Colonel Buxo (USMC), the former Bucca CO, 1LT Bynum (Bucca Intel Officer in Charge), and L3 Corporation – CI (Counter Intel) “Agents” Mark Palmer and Sam Bess all covered up their mistake (mis-identifying an air conditioning remote for a bomb detonator) and put the Iraqi kid on the terrorist list – forever ruining his life and any chance at decent employment.

    There are many cases like this, you could write a book about the stupidity of the US Military. “Demonization?” hardly. The point of the book was to give the reader a plain view of the good and the bad and to inform of the culture. For this, it gets an “A+”

    Really, I could go on and on about the “stupidity,” I saw on my tour in the Army at Bucca and Abu Ghraib, but I’ll leave this story that was told to me by a linguist who worked for one of the Counter Intelligence Agencies:

    Agent: Ask the detainee if he understands English.
    Interperter (in Arabic): Do you understand English?
    Detainee: No
    Agent: Ask him what is his highest level of education
    Interpreter (in Arabic): How far did you progress in school?
    Detainee: I dropped out of first year of middle school (7th grade)
    Agent: Ask him if he can read and write
    Interpreter (in Arabic): Can you read and write?
    Detainee: I can only write my name
    Agent: Ask him if he has ever been published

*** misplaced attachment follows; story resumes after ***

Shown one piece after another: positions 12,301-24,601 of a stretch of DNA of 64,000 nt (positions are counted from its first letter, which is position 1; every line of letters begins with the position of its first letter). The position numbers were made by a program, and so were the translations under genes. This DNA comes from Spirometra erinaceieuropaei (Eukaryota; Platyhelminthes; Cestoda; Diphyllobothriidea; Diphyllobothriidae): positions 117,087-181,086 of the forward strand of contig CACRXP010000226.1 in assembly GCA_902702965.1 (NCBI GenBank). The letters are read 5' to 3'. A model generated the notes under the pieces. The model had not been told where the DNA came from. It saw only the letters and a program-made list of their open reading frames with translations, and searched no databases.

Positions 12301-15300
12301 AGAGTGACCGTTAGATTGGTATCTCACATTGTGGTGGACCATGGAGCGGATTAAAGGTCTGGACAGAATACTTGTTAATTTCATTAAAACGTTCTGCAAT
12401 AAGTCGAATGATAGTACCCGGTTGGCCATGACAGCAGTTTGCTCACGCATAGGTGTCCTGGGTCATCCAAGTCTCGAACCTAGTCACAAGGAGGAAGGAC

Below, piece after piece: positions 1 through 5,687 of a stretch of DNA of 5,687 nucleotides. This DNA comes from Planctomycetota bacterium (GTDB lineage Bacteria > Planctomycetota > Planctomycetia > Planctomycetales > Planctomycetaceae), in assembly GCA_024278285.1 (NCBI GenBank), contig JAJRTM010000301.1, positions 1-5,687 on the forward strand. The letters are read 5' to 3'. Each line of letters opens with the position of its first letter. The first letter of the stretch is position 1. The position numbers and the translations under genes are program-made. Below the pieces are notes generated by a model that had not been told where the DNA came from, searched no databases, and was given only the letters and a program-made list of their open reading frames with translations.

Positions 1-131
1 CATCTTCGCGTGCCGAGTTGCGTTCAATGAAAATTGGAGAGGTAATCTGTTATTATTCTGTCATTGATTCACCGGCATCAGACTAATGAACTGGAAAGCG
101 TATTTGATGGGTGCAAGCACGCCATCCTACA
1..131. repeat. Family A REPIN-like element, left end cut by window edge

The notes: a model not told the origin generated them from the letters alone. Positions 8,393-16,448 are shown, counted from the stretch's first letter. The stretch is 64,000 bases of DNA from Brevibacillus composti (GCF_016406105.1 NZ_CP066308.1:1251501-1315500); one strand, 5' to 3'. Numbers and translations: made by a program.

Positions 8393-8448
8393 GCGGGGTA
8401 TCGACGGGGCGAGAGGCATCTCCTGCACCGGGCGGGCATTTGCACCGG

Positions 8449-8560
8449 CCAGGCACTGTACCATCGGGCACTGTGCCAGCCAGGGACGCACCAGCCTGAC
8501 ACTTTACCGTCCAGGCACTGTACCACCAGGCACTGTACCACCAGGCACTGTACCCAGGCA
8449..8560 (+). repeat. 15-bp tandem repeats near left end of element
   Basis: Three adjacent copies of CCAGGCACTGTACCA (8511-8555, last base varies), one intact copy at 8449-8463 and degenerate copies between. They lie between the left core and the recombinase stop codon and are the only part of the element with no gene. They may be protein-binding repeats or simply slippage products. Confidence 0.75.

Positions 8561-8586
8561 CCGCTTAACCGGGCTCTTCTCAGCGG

Interpreter (in English): He just said he can’t read or write
    Agent: Who’s in charge here? I am. Now ask him the question
    Interpreter (in English): He’s going to think you’re an idiot
    Agent: Now almost yelling, “Damn it, ask him the question!”
    Interpreter (in Arabic): Have you ever been published?
    Detainee (in Arabic): What’s that?
    Interpreter in Arabic): He wants to know if you have ever written a book?
    Detainee (in Arabic): I just said I can’t write. Is this guy an idiot?

    I won’t even mention when the guards at the front gate slammed the provincial chief to the ground and handcuffed him because he couldn’t speak English well enough to say that he’s come to meet with the commander…. but you get my idea…

    its a really goood book, having been there, its accurate even if “mild” a bit 🙂

  7. Thanks, Humphrey, that’s really interesting. I agree there’s nothing anti-military or anti-US about wanting the facts to be known.
    “In truth lies victory,” as the MI creed goes.